10 thoughts on what next for disability in Wales

10 thoughts on what next for disability in Wales

Categories: News , Social Care

Our innovation partner, Phil Madden, shares his thoughts on disability in Wales. Phil is Acting Chair of Learning Disability Wales. He has worked in local authorities and the voluntary sector in various front line and strategic management roles. He has also worked extensively internationally. His main areas of expertise  are disability, service user involvement, the needs and strengths of family carers and the prevention of abuse. He is particularly interested in helping people to preserve their rights and services to systematically involve those they support.

I have been involved in disability since working as a nursing assistant for the ‘mentally subnormal’ in Llanfrechfa Grange in 1968. I’m now semi-retired and Vice Chair of Learning Disability Wales. My professional life was in local authorities and the voluntary sector in England. What strikes me coming back to Wales is it feels more of a social democracy. Also, being smaller there is also a closer connect with central government. These are precious positives. Here are some thoughts (unranked) about the challenges we face.

1. Recognise disability is increasing, for good and bad reasons.

  • More young people with severe disabilities are surviving into adulthood and living longer because of medical progress.
  • There is an obesity crisis (for contended reasons) with associated disability.
  • People are (happily) living longer, but for most with age comes disability.

2. Remember why sometimes things have got better.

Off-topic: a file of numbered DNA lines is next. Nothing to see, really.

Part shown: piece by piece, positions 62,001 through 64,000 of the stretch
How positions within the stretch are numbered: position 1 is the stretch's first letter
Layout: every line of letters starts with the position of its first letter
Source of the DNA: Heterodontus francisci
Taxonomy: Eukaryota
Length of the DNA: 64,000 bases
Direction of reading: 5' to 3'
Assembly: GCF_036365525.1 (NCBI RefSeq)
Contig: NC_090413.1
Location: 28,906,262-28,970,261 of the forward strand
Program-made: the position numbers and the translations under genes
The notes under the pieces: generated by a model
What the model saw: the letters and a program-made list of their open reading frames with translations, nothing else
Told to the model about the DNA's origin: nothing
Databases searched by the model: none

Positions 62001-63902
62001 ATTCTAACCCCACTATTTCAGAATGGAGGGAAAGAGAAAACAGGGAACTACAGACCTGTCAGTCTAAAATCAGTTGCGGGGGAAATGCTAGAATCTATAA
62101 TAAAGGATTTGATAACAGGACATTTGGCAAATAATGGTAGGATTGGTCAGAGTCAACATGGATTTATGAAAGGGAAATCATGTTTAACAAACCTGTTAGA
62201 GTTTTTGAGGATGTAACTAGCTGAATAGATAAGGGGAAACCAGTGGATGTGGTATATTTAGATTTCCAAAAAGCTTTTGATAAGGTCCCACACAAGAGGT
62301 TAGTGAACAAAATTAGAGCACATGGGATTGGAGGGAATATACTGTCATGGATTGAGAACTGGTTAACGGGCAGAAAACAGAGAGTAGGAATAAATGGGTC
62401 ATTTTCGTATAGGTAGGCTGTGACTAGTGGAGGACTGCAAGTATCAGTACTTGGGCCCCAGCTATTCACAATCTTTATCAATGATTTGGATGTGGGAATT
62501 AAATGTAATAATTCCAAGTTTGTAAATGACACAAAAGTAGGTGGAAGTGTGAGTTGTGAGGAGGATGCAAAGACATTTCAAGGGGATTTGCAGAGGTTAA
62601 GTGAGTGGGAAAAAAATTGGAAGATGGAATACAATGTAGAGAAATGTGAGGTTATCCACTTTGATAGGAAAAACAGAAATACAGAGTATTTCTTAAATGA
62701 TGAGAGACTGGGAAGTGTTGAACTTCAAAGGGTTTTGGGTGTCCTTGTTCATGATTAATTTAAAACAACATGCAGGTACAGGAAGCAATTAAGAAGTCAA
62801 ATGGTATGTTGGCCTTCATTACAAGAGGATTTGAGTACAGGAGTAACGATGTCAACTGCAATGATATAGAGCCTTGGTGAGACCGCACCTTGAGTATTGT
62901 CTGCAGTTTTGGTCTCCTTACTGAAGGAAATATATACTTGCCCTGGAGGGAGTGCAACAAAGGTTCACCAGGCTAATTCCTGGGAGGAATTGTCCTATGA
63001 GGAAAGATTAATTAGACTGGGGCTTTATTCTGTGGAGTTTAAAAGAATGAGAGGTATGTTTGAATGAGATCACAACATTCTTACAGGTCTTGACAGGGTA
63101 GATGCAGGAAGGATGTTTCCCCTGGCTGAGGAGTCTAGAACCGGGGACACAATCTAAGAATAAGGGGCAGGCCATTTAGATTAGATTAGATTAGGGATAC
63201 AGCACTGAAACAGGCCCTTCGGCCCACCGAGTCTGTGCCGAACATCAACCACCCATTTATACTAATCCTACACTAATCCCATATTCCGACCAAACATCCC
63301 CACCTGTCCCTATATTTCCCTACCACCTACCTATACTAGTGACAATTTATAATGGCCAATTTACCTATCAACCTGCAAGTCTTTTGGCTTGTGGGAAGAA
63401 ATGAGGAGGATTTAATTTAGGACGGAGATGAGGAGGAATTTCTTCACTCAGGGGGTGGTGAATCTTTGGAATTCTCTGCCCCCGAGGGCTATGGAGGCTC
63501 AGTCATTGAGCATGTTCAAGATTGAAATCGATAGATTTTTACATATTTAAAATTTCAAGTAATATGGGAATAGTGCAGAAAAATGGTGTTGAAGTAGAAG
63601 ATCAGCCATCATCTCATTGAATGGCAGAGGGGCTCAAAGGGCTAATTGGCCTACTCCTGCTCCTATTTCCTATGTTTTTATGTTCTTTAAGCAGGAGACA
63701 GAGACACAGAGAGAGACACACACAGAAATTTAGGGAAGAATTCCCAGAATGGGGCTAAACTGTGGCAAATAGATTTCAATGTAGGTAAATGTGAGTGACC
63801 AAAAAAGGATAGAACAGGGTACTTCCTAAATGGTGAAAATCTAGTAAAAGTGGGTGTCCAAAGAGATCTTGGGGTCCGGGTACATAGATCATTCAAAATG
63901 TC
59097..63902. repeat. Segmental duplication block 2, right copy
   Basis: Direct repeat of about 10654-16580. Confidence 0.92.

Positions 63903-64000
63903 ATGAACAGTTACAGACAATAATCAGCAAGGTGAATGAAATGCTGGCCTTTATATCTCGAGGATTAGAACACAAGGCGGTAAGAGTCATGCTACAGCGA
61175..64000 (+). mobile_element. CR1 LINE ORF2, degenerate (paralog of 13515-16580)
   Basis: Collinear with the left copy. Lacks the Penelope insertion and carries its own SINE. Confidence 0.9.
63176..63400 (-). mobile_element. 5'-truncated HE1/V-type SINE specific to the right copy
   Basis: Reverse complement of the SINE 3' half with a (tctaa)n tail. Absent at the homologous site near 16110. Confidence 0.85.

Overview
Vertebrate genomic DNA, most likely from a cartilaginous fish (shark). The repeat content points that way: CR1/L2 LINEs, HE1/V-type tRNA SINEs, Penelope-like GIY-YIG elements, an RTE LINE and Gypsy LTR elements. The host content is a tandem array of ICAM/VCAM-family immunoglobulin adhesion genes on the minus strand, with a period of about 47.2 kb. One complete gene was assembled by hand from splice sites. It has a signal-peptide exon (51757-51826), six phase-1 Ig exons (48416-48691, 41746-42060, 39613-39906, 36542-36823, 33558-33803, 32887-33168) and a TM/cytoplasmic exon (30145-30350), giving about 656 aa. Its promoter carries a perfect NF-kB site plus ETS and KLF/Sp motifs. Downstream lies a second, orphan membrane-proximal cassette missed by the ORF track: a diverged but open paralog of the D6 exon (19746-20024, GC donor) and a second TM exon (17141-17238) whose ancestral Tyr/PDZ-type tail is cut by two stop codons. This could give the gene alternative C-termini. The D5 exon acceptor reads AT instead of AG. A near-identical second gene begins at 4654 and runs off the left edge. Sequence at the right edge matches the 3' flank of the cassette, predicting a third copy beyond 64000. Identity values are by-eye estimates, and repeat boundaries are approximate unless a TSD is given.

For example, large institutions have closed and disabled children have the right to education (they didn’t once!).

They got better because people challenged.

3. Nothing can be taken for granted.

We need eternal vigilance. Politicians, media and the public need constant and clear reminders of the social and financial cost of cutting services. Personal stories are the best way to do this.

4. Well-being or well-meaning?

The Social Services and Well-being Act is here. It has exciting ideas and good intentions. However, it will simply be the ‘well-meaning’ Act unless we measure it against people’s lived experience. Welsh Government must commit to systematic evaluation.

Fewer people are getting services and people are getting fewer services. Cash strapped local authorities are tightening eligibility criteria and reducing the range and frequency of services.

5. Social care is in crisis

There are staff shortfalls. Most staff are untrained. Services may not survive on the prices local authorities can pay, even without factoring in the minimum wage

There are already huge knock-on effects on families and health services. This can only get worse unless extra funding is urgently provided.

6. We have a poisonous crisis of language.

We need to reclaim the narrative. I am tired of hearing:

  • disabled people being called skivers
  • that there is no alternative to cutbacks
  • that we should be ‘freed’ from state ‘dependency’
  • that the answer is leaner, meaner and more imaginative services.

Of course efficiency improvements can always be made.

But it is both cynical and wrong to say that is the answer. The sheer volume and complexity of need requires money taxation. It is a fundamental part of the social contract. It is a fundamentally political issue.

7. We need stronger alliances:

  • across disability
  • with others in the community. Healthy communities need partnerships.

8. We need to ensure research is more effective and focussed on priorities.

Too often, in my experience, research can be esoteric and not focussed on changing the reality of people’s lives. Also, researchers could improve how findings are communicated. And services need to think why they ignore research findings that make them uncomfortable.

9. There are good people out there – cherish them!

Despite all the difficulties I keep coming across great people who inspire me. We need to look after staff too!

10. Really listen to and involve disabled people.

We could do much more to systematically listen to and involve disabled people and their families and then change what we do. The new Act, for instance with its emphasis on co-production, gives real opportunities to do this better.

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